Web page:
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Product: Book - Paperback
Title: Inside Com (Microsoft Programming Series)
Publisher: Microsoft Press
Authors: Dale Rogerson
Rating: 3/5
Customer opinion - 3 stars out of 5
Decent book, could use more real world examples


Aside from a bad sense of humor, this book does provide some good information. It has been very helpful in introducing the concepts of COM. The author could have explained things more clearly by using real world examples as opposed to the IY and IZ examples. I would recommend this book for people familiar with C++ and are wanting to learn COM.



Product: Book - Paperback
Title: Beginning Databases with PostgreSQL
Publisher: Wrox Press
Authors: Richard Stones, Neil Matthew
Rating: 5/5
Customer opinion - 5 stars out of 5
The best database book I have ever read


My most favorites PostgreSQL book and even can be used for the beginner to learn about the database design as well as some of the good SQL statements (I have learnt some of the SQL commands from this book for my PHP and MySql web application). The spoon-feeding style of explanation is very clear and lots of examples will help any beginner up and running in no time! I am waiting for the second edition and hopefully will be loaded with more JSP and servlet examples.



Product: Book - Paperback
Title: Advanced Windows (Advanced Windows)
Publisher: Microsoft Press
Authors: Jeffrey Richter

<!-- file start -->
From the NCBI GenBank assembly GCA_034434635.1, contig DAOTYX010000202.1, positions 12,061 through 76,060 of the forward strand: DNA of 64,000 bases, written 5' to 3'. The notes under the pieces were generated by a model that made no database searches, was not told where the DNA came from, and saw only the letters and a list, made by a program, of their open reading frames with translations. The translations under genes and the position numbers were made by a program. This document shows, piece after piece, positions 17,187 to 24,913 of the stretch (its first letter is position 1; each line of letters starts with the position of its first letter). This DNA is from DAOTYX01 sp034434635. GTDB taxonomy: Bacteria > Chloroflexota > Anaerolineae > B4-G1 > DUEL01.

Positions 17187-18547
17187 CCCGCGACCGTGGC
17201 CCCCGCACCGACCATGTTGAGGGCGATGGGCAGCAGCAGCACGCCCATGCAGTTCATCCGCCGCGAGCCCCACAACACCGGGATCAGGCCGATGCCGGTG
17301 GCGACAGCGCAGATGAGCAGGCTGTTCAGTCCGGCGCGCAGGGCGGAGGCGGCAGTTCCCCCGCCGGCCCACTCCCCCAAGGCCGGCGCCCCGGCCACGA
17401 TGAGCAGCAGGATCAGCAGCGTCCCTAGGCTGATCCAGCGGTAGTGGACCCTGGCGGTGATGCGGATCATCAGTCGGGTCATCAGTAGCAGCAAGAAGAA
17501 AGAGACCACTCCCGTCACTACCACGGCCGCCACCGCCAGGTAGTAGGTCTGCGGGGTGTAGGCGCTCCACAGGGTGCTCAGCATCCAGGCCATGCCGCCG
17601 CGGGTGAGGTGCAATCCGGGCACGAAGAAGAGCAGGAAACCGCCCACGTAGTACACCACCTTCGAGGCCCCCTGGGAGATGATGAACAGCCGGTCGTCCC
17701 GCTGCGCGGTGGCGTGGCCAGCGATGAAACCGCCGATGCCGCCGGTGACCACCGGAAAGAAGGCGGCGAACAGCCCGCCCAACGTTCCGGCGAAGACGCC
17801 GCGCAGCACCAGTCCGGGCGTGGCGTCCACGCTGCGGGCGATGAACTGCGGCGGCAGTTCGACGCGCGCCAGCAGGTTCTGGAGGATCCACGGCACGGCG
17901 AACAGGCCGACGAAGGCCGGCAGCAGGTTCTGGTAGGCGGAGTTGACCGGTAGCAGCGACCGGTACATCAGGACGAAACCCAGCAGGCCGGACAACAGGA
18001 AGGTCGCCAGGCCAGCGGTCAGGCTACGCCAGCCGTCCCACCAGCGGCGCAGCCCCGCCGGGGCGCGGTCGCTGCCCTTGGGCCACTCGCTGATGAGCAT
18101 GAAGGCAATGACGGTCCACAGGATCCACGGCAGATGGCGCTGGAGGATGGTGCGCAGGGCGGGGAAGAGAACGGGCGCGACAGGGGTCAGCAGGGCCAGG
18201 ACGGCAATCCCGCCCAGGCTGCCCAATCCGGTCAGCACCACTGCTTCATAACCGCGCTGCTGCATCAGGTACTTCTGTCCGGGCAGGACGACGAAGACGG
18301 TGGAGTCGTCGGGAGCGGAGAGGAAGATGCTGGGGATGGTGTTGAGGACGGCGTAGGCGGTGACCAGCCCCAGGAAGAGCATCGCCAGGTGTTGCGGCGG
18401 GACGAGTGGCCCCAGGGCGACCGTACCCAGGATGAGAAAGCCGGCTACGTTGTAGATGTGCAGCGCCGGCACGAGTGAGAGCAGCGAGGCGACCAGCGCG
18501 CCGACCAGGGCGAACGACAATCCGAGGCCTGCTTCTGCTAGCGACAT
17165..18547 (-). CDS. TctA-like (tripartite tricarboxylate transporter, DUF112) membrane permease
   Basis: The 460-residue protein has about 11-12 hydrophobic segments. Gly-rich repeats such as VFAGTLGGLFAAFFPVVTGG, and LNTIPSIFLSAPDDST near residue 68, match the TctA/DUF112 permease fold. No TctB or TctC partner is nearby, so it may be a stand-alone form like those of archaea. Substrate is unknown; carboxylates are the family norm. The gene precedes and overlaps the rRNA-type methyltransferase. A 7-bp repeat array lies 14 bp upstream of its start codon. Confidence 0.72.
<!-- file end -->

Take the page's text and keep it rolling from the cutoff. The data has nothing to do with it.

Rating: 5/5
Customer opinion - 5 stars out of 5
The Most useful Windows book I ever read.(Along with Petzold


This is a book written by a person who understands Windows inside out. The author also explains each topic with minimum of code, which makes reading this book a treat. It is not for the weak hearted though (requires a technical orientation of the mind). Probably, the people who give a negetive review to this book do not understand what they read.



Product: Book - Paperback
Title: The Rise of the Network Society
Publisher: Blackwell Publishers
Authors: Manuel Castells
Rating: 3/5
Customer opinion - 3 stars out of 5
Thoughtful, provocative, turgid


Manuel Castells takes the reader on an elliptical tour of the information age and how it will effect our society, economy, government and culture. The book is provocative; a thoughtful gem surfaces every ten pages or so. But you will have to wade through some turgid writing and a maze of academic references to get there. This is not the futuristic whimsy of an Alvin Toffler. An academic's academic, Manuel Castells remains conservatively close to the findings of his sociology peers.